In early April we held our Jersey Funds Conference in London where as usual, we discussed and debated the various issues and opportunities currently affecting the market, and also Jersey. The Alternative Investment Fund Managers Directive (AIFMD) was on the agenda, (as it has been for some time,) although thankfully in a much less dramatic way than in previous years.   

The rocky progression of the AIFMD has finally led us to a situation where we believe we can move forward as a funds industry. For those based within and without the EU, Jersey’s Private Placement regime will continue to facilitate business and for those requiring AIFMD compliant access to EU markets, we plan to achieve the criteria to participate in the passporting scheme by 2013, well ahead of the expected launch of the passport.

In the early period of the Directive it was not easy to clearly see the way forward for any of the stakeholders. Our preferred strategy in terms of international relations has been to engage constructively and we did this to good effect with the European Parliament and the EU Commission. However, in extremis, advice received indicates had we been disadvantaged in a discriminatory manner there were a number of quite powerful options available to us. The EU Competition Directive and the Internal Market Directive could both have provided support for jurisdictions such as Jersey and much more powerful countries such as the United States.

Now that things are more positive and certain, I have been reflecting on how we got into a situation where something like AIFMD could be proposed in the first place.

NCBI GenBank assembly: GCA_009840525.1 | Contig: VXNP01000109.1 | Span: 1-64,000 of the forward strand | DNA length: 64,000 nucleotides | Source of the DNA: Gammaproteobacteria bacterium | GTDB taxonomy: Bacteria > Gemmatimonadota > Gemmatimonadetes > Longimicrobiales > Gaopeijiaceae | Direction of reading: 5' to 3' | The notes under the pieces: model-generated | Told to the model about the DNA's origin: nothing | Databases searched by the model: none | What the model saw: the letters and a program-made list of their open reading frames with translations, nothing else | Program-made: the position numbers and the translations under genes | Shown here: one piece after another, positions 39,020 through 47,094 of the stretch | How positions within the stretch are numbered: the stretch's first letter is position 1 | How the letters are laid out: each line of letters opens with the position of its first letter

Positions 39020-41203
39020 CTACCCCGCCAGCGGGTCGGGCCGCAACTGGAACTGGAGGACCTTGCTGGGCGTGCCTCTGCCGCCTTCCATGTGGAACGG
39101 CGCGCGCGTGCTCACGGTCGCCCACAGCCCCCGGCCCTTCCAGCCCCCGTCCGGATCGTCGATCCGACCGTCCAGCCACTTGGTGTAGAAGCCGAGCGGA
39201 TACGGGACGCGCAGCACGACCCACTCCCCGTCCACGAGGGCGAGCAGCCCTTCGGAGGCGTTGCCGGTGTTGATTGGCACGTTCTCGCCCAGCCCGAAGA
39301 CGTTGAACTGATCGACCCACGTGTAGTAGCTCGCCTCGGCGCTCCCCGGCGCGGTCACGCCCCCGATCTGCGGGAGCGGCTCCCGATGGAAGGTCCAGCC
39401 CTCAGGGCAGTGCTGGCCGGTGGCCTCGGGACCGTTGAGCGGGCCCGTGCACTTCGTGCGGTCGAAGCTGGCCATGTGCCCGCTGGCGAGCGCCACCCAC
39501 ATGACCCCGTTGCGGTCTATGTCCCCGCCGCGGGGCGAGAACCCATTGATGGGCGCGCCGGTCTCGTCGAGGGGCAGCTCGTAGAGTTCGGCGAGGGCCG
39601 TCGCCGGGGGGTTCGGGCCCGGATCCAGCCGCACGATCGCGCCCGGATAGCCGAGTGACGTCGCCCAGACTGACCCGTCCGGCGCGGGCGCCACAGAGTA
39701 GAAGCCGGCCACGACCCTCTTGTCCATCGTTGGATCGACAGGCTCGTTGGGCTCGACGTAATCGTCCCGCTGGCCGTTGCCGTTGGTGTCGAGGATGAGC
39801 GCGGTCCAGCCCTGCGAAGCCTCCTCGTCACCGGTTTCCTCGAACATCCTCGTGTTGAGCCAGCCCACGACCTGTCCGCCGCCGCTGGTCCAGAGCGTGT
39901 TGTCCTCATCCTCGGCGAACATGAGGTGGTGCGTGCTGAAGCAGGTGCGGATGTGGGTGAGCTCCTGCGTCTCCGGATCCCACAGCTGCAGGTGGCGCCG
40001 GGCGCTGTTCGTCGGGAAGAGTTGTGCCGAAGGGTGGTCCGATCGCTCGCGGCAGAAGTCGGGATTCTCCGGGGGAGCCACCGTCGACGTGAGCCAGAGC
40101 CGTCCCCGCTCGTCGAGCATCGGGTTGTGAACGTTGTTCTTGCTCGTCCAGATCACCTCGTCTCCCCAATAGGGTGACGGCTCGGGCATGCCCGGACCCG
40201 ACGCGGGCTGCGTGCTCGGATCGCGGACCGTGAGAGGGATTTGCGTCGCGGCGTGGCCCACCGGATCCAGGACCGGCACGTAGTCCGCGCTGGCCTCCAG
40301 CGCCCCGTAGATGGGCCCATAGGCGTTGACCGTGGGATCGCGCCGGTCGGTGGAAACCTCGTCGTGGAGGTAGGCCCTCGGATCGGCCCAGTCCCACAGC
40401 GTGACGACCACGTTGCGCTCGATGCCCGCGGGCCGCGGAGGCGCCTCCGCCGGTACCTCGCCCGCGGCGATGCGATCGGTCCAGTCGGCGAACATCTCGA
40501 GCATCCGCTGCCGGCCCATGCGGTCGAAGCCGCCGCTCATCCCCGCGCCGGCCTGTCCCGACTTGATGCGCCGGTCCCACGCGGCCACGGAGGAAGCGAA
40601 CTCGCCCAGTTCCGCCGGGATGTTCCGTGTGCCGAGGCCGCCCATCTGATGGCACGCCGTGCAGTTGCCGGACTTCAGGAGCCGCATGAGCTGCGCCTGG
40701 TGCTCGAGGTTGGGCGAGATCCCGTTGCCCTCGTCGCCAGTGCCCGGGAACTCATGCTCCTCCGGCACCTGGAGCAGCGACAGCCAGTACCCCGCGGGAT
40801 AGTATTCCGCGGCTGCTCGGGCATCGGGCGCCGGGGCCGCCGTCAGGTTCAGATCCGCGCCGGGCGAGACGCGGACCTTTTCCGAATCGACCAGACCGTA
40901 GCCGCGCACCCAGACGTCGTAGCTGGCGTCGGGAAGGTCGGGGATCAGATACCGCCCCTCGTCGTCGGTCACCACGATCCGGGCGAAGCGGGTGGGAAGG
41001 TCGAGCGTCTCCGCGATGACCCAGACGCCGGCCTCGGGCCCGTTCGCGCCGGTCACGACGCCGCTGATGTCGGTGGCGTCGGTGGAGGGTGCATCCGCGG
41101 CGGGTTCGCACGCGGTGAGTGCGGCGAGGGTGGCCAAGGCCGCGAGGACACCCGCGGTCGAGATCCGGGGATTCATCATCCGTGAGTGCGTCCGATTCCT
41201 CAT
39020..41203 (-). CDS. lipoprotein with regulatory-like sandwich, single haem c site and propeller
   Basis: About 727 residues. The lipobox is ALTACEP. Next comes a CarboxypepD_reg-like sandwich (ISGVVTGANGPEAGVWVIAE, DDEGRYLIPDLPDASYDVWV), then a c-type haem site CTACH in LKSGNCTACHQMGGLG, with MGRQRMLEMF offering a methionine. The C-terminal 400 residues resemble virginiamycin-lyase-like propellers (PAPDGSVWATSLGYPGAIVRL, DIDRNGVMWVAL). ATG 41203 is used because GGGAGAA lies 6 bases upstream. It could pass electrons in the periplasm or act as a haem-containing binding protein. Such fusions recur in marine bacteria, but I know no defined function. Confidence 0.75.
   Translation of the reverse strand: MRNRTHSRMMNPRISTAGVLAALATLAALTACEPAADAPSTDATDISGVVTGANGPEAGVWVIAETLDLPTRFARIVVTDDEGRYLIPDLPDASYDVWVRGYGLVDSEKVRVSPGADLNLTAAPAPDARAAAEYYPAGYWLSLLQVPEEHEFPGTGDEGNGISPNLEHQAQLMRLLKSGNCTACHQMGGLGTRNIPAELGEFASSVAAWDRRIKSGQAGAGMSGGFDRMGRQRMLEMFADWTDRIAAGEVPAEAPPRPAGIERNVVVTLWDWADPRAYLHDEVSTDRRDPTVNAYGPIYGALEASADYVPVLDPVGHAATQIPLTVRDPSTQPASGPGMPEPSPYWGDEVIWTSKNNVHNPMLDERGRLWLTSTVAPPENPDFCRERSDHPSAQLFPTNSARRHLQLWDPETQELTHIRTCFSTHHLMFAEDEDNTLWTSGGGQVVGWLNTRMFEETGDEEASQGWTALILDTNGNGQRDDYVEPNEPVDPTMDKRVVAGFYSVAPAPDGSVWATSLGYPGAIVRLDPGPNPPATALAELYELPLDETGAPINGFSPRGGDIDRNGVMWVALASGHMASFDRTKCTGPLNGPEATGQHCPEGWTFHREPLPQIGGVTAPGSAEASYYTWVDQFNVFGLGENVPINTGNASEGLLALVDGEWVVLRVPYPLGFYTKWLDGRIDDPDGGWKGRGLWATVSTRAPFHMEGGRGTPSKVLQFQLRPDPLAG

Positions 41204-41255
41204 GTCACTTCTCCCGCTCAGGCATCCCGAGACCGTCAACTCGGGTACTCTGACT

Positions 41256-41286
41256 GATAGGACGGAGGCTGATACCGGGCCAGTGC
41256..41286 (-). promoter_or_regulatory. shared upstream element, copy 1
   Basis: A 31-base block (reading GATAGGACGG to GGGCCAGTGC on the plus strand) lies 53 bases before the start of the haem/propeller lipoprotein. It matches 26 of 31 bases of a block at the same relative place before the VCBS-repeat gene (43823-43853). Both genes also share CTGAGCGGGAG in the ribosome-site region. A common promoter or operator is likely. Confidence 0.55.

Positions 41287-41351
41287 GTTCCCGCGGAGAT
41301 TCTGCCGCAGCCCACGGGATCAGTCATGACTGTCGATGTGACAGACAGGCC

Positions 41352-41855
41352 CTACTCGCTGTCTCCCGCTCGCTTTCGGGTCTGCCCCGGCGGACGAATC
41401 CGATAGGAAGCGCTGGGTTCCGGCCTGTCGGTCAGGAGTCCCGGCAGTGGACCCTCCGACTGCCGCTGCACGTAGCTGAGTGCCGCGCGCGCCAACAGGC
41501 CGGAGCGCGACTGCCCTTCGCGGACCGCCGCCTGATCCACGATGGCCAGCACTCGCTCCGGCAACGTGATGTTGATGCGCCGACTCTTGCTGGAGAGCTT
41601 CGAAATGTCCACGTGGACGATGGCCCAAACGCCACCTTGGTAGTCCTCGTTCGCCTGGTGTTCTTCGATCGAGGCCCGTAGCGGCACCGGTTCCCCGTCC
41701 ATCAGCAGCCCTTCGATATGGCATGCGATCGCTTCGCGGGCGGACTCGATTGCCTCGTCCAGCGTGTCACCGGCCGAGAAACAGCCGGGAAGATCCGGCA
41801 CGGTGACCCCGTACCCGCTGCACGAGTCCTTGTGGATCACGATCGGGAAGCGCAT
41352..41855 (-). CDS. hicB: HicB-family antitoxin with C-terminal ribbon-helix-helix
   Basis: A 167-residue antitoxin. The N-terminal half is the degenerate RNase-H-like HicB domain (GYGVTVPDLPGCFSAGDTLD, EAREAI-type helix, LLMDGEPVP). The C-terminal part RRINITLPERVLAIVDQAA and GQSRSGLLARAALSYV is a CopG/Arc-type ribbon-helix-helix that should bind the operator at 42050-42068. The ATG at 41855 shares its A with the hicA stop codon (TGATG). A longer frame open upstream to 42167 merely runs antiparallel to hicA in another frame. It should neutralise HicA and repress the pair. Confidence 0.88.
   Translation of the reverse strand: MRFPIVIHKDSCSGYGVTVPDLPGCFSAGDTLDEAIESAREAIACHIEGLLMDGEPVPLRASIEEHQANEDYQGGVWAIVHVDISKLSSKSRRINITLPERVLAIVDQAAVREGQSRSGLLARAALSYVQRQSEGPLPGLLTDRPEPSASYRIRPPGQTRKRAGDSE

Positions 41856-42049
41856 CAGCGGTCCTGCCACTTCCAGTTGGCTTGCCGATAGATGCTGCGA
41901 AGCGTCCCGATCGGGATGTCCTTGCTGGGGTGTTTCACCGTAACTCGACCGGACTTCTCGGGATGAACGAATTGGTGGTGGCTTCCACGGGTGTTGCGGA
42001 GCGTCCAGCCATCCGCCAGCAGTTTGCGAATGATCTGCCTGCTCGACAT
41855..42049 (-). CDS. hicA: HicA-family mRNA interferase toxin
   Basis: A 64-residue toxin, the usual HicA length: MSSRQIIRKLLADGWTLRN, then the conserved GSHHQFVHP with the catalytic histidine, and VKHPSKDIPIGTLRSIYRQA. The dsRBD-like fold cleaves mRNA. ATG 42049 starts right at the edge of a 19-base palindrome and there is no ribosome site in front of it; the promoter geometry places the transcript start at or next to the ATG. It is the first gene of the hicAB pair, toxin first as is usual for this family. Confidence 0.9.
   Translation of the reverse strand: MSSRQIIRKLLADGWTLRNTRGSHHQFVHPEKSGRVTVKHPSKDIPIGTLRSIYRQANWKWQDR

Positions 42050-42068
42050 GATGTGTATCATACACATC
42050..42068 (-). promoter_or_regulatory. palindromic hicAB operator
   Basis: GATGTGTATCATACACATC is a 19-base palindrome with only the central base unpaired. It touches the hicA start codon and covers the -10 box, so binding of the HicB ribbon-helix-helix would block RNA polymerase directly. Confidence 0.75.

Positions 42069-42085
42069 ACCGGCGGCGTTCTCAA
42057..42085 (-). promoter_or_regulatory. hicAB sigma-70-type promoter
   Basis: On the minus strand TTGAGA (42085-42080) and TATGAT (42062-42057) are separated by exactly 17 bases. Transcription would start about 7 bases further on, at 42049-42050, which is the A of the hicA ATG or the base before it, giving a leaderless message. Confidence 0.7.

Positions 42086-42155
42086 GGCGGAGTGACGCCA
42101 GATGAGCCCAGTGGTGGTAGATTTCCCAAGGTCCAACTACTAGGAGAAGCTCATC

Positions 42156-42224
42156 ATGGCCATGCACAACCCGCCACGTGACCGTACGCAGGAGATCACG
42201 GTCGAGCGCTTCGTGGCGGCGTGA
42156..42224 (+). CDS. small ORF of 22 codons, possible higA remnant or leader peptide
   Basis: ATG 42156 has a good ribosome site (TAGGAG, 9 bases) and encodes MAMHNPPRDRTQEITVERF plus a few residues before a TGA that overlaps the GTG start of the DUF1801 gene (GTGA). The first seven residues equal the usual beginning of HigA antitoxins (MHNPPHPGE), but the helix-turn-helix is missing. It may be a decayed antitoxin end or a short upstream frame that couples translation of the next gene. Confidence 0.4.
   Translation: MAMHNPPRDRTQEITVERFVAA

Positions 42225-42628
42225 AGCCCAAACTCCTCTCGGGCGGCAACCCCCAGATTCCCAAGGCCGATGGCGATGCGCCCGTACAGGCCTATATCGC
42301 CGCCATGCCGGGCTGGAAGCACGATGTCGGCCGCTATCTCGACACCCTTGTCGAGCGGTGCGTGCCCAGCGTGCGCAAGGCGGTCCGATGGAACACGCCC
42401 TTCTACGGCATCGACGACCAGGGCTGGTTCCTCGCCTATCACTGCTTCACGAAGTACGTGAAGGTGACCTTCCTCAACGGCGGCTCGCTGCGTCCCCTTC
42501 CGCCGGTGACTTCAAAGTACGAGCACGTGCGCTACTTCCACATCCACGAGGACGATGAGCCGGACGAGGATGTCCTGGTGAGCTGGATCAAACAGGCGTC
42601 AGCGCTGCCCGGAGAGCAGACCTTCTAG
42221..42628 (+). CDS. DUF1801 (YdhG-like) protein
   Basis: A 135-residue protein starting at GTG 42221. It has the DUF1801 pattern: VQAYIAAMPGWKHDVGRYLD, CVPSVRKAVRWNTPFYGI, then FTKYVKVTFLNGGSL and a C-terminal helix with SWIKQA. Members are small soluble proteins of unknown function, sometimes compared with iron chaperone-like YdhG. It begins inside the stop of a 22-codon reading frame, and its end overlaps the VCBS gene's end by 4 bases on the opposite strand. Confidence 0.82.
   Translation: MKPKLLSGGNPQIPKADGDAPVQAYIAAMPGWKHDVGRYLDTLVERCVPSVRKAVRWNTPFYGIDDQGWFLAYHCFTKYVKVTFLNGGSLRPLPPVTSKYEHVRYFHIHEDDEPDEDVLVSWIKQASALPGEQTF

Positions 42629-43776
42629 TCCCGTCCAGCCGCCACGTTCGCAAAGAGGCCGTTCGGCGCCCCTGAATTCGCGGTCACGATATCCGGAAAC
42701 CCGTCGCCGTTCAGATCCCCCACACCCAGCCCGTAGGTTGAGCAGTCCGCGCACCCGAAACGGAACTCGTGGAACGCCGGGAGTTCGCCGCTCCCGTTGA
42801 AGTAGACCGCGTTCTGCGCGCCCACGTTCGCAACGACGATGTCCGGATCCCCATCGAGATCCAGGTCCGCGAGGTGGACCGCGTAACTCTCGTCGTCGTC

The US, EU and developing market trading blocs are constantly shifting and changing, and when dramatic events occur, such as the global credit crisis, they do not always fit neatly together.

The EU saw the crisis as an Anglo-Saxon induced event, and reacted accordingly, by introducing new regulation in an attempt to exert significant control on shaping and managing events within their geography. Their instinct was to build a regulatory wall around Europe, and one of the outcomes, was the proposed AIFMD, complete with a three year exclusion zone.

In response, the US became engaged, realising that this sort of measure would damage world trade. US Treasury Secretary, Timothy Geithner wrote to the EU, warning them that:

“…its proposals for more restrictive regulation of alternative fund managers could affect cross-border investment, demonstrating how the controversial European Union directive could have transatlantic ramifications”

Ultimately, it was this US response and the big pension players pointing out the full extent of the potential damage that got the EU to reconsider the Directive, which would have impeded international capital and made Europe a less attractive destination for investment.

Meanwhile,  the developing countries have continued to  beaver away furiously trying to create and distribute wealth fast enough to satisfy the aspirations of hundreds of millions whilst curbing inflation and economic overheating. Their immediate priority is to build infrastructure, and they are hungry for foreign capital. This global appetite for capital has certainly intensified given many banking institutions are still trying to unwind the excesses of the financial crisis. The moral of this particular tale is that if the EU does things to make itself less attractive to international capital, then investors will simply invest elsewhere.